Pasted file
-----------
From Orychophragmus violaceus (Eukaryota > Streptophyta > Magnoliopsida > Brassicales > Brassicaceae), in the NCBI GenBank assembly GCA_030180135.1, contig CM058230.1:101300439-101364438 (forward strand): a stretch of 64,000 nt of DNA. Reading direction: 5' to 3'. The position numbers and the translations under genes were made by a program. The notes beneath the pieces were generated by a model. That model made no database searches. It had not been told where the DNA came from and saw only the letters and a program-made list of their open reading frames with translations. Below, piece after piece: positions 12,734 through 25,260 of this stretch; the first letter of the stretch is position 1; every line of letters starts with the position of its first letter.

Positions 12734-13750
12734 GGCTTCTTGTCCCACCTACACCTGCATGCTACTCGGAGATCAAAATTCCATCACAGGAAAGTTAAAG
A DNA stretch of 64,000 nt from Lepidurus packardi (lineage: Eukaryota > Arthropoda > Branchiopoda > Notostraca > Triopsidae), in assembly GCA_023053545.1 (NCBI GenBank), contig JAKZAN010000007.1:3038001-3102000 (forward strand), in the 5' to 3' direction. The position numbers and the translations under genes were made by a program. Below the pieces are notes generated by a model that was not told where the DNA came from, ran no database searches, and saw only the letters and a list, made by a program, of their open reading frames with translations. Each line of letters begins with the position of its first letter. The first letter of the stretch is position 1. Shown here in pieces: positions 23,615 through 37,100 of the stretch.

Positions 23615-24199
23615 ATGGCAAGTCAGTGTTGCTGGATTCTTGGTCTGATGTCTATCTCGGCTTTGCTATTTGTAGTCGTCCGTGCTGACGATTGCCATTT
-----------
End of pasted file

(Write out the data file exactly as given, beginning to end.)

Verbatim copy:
From Orychophragmus violaceus (Eukaryota > Streptophyta > Magnoliopsida > Brassicales > Brassicaceae), in the NCBI GenBank assembly GCA_030180135.1, contig CM058230.1:101300439-101364438 (forward strand): a stretch of 64,000 nt of DNA. Reading direction: 5' to 3'. The position numbers and the translations under genes were made by a program. The notes beneath the pieces were generated by a model. That model made no database searches. It had not been told where the DNA came from and saw only the letters and a program-made list of their open reading frames with translations. Below, piece after piece: positions 12,734 through 25,260 of this stretch; the first letter of the stretch is position 1; every line of letters starts with the position of its first letter.

Positions 12734-13750
12734 GGCTTCTTGTCCCACCTACACCTGCATGCTACTCGGAGATCAAAATTCCATCACAGGAAAGTTAAAG
A DNA stretch of 64,000 nt from Lepidurus packardi (lineage: Eukaryota > Arthropoda > Branchiopoda > Notostraca > Triopsidae), in assembly GCA_023053545.1 (NCBI GenBank), contig JAKZAN010000007.1:3038001-3102000 (forward strand), in the 5' to 3' direction. The position numbers and the translations under genes were made by a program. Below the pieces are notes generated by a model that was not told where the DNA came from, ran no database searches, and saw only the letters and a list, made by a program, of their open reading frames with translations. Each line of letters begins with the position of its first letter. The first letter of the stretch is position 1. Shown here in pieces: positions 23,615 through 37,100 of the stretch.

Positions 23615-24199
23615 ATGGCAAGTCAGTGTTGCTGGATTCTTGGTCTGATGTCTATCTCGGCTTTGCTATTTGTAGTCGTCCGTGCTGACGATTGCCATTT